-The following lines are Chaucer's own on the prioress from the prologue :
There was not much poetry after Chaucer's death. The only exception was the popular ballad. The ballad is simple either in subject or in form. The ballads arose among the people for whom they were really meant and they were handed down orally from generation to generation. In the eighteenth century , Thomas Percy , bishop of Dromore , collected the extant ballads , which he published in 65 under the title reliques of ancient English poetry. This collection had a considerable effect on English poets at that time. Moreover , the subjects of these poems included feuds between families attended by bloody fighting , the adventurous lives of outlaws in the forest and true love thwarted , but in the end usually rewarded. And stories of ghosts haunting the friends or enemies they had left behind.
-Lord Randall. (There are several versions)
'Where have you been all the day , Randall , my son !
Where have you been all the day , my pretty one."
I've been to my sweetheart's , mother ;
oh , make my bed soon ,
for I'm sick to my heart and I fain would lie down!
For I'm sick to my heart and I fain would lie down !
'What did she feed you , Randall my son !
What did she feed you , my pretty son !
'Eels boiled in broth , mother ;
Oh , make my bed soon ,
For I'm sick to my heart and I fain would lie down.
The English Renaissance. (1500–1660) :
The renaissance , which had found its origins in Italy , was introduced by those who had traveled through Italy. They (those young Oxford Scholars) had studied the manuscripts of the masterpieces that the Greek scholars had taken with tem on their flight to Italy after the fall of Constantinople in 1453. furthermore , this English Renaissance started in the first half of the sixteenth century. Among those young scholars were the so – called courtier poets such as sir Thomas Wyatt (1503–1542) and Henry Howard , Earl of surrey (1517–1547). These poets became great admirers of the Italian renaissance poets that they started writing poems in the Italian (Petrarchan) form and in particular introduced the Italian sonnet. It became popular in the various collections of poems of this age.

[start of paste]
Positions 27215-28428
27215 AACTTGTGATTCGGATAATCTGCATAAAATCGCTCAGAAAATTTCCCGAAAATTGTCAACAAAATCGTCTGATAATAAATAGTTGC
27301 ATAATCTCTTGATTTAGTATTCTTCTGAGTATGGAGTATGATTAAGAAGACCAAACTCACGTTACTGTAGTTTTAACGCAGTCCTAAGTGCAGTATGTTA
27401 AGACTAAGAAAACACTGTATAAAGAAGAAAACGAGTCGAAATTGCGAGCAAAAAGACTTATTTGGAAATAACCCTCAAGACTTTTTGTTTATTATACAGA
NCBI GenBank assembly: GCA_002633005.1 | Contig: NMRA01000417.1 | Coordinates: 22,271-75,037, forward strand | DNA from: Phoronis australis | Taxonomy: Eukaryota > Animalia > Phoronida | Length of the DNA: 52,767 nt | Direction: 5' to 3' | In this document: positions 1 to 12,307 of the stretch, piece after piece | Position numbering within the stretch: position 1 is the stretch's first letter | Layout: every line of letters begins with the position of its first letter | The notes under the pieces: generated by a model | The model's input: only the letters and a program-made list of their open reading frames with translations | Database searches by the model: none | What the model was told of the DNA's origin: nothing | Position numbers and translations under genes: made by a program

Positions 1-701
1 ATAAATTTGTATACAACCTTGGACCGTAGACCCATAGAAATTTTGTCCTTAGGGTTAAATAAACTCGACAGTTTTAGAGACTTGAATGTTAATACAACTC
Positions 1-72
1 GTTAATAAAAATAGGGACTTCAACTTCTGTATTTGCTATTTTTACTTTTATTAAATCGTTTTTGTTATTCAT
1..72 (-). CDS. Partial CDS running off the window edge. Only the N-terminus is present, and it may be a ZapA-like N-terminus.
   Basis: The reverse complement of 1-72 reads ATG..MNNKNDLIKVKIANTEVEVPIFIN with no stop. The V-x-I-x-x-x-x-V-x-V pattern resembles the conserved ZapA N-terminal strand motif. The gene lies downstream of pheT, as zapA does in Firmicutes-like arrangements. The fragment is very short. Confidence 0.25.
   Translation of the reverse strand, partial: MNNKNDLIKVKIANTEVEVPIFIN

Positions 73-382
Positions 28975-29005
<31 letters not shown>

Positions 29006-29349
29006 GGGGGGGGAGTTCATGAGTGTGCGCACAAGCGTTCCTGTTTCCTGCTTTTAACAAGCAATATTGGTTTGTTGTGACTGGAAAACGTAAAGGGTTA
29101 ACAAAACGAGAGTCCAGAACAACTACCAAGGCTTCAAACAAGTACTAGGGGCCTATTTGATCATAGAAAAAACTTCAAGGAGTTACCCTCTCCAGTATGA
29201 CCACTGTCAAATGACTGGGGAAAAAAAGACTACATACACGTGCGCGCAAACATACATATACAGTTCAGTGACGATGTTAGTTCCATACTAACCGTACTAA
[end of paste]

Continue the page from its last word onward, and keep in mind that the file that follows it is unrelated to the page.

In addition , Edmund Spencer (1552–1599) , one of the poets of this period wrote a sonnet–sequence , called Amoretti. He is known for an allegorical narrative poem , "The Faerie Queen". This poem tackles king Arthur's court and in which the knights stand for the virtues in their dangerous struggles with vice. This poem is written in a stanza form invented by Spencer and imitated by many poets of the eighteenth and nineteenth centuries.
English Poets :
The Middle English Period (1066–1500) :
-Geoffrey Chaucer (1340–1400) :
He appeared in the second half of the fourteenth century. During his appearance , England was in a transitional period between the middle ages and the modern world. He introduced Italian literature to England. Furthermore , he was the first poet to use many of the meters and stanza forms which have become standard in English poetry. Also , he was the first English poet to analyze the characters of his literary works psychologically. Chaucer's masterpiece is the Canterbury Tales.
-Thomas Percy (Bishop) :
In the eighteenth century , Thomas Percy collected the extant ballads , which he published in 1765 under the title reliques of Ancient English poetry. At that time , this collection had a considerable effect on English poets. The subjects of these poems included feuds between families attended by bloody fighting , the adventurous lives of outlaws in the forest and true love thwarted. But , in the end usually rewarded , and stories of ghosts haunting the friends or enemies they had left behind.